Friday, February 02, 2007

Information Super Traffic Jam? 

Phil Kerpen has an article on yesterday starting with the following paragraph:

WASHINGTON, D.C. - A new assessment from Deloitte & Touche predicts that global traffic will exceed the Internet's capacity as soon as this year. Why? The rapid growth in the number of global Internet users, combined with the rise of online video services and the lack of investment in new infrastructure. If Deloitte's predictions are accurate, the traffic on many Internet backbones could slow to a crawl this year absent substantial new infrastructure investments and deployment. . .

Huh? I cannot believe this.

Who is predicting this? Deloitte & Touche? or Phil Kerpen?

As Kevin Werbach points out:

So, if you actually read the Deloitte & Touche "study", which is here, you discover that it's **one page** of pretty summary conclusions.

Not one page of executive summary; the entire relevant discussion on "reaching the limits of cyberspace" is a single page in one volume of their 2007 tech trends report.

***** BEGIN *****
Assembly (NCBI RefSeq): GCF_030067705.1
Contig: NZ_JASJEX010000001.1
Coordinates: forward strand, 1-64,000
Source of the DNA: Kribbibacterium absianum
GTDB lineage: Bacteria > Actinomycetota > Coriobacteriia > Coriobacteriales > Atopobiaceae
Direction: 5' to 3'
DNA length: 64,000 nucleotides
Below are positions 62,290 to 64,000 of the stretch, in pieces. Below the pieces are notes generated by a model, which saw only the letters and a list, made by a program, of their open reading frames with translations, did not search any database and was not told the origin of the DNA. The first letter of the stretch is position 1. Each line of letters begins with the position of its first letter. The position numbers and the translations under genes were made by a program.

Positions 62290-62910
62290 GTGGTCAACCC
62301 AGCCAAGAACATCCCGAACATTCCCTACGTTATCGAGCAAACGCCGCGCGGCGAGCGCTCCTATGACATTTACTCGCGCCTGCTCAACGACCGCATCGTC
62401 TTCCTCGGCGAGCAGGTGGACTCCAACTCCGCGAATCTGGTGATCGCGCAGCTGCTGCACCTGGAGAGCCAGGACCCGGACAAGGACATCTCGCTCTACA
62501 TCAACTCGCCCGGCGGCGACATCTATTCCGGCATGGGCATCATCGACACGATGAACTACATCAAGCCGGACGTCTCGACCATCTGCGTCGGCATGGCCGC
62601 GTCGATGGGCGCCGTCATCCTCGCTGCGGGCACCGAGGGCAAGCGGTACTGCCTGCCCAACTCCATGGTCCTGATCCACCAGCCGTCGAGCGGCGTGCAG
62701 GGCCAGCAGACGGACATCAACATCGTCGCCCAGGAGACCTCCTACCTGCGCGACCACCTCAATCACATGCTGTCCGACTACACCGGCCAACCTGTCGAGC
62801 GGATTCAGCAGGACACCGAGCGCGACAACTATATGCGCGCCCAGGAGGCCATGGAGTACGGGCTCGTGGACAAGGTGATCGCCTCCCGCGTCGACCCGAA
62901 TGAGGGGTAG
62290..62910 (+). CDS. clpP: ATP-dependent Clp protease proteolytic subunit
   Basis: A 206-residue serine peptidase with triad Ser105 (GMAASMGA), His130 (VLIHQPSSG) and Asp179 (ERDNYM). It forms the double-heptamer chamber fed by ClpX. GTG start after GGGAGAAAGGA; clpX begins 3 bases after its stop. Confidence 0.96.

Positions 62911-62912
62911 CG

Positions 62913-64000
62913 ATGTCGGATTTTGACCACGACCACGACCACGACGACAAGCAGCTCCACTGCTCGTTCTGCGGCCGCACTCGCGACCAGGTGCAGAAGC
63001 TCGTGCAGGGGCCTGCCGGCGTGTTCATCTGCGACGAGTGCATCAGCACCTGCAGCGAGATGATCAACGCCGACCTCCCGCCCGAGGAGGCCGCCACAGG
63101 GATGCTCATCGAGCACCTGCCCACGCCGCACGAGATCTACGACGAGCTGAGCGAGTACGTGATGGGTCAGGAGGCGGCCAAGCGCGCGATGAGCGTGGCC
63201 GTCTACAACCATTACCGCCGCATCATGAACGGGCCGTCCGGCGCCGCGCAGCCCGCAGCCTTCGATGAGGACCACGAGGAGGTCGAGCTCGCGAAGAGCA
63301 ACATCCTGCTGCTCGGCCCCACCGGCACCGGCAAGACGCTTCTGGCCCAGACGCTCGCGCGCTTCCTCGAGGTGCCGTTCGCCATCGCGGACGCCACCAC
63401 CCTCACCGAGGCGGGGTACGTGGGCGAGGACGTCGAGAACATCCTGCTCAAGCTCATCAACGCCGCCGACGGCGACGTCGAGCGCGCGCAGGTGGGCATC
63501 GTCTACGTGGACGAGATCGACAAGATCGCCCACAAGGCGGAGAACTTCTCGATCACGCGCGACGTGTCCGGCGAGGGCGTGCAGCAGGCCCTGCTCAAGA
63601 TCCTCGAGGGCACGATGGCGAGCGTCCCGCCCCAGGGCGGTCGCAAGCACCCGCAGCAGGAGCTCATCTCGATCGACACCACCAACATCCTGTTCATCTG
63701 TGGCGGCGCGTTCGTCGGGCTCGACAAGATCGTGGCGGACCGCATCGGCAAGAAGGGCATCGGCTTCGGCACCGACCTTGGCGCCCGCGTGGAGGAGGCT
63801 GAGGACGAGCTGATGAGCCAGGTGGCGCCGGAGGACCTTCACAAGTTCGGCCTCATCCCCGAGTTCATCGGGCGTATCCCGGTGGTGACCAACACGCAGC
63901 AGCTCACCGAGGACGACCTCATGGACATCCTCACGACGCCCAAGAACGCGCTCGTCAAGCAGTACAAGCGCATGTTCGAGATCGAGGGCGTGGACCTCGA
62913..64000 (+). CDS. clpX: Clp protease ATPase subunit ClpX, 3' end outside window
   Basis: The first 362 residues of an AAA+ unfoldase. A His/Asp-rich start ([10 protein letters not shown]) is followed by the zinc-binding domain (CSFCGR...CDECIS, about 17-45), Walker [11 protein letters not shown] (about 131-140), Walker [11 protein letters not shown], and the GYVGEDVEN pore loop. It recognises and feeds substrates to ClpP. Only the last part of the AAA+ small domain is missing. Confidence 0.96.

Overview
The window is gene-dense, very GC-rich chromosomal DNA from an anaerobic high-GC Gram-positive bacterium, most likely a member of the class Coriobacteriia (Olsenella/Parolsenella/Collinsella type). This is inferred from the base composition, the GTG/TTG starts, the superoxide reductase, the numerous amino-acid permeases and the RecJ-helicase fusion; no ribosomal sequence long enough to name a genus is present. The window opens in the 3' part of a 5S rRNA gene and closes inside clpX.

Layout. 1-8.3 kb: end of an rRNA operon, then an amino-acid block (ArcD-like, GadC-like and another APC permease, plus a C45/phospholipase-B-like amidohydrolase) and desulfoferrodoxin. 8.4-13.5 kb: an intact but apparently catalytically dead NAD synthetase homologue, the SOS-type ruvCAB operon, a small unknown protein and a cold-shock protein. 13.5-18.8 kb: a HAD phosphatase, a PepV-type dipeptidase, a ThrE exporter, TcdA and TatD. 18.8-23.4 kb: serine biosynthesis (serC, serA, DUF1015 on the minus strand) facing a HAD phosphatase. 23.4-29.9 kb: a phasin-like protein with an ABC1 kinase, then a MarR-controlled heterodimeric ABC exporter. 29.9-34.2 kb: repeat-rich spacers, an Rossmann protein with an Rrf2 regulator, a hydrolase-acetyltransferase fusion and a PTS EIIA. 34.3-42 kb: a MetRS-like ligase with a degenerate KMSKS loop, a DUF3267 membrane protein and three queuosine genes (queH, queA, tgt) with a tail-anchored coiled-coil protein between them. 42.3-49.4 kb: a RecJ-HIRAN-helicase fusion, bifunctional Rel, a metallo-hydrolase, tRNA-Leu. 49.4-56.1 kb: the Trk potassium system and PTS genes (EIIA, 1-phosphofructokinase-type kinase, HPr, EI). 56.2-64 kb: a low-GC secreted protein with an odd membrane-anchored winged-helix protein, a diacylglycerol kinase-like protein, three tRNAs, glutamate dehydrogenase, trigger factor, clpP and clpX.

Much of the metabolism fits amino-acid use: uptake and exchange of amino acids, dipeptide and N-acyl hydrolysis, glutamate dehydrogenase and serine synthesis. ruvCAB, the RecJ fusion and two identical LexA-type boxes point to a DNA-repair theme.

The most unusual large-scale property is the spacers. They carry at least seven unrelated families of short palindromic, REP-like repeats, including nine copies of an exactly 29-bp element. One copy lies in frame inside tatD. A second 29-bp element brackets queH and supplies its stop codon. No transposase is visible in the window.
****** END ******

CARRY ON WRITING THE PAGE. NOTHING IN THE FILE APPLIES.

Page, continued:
And if you read that one page, you find that the only source for the claim that backbones are reaching capacity is a piece from CNET in March.

That's a relatively unremarkable article talking about the demand that growing video traffic places on the network. It talks about ISP traffic shaping and distributed caching being promoted in response.

There's nothing in there about network neutrality. In fact, the very next page of the Deloitte and Touche report is about "The net neutrality debate needs resolution," but it's a completely separate article. And the conclusion is: "Both arguments [for and against net neutrality] have merit; both have their flaws." Not exactly the conclusion that the Forbes column drew from the report.

Or as Vint Cerf said: this article must have been commissioned by the RBOCs.

Ah yes, and Tuvalu is going under because of Global Warming.

well friend, advanced networks cost billions of dollars to deploy and need to generate predictable revenue to make business sense. The infrastructure companies are unanimous in their belief that offering premium services with guaranteed bandwidth will be necessary for them to justify their investments.

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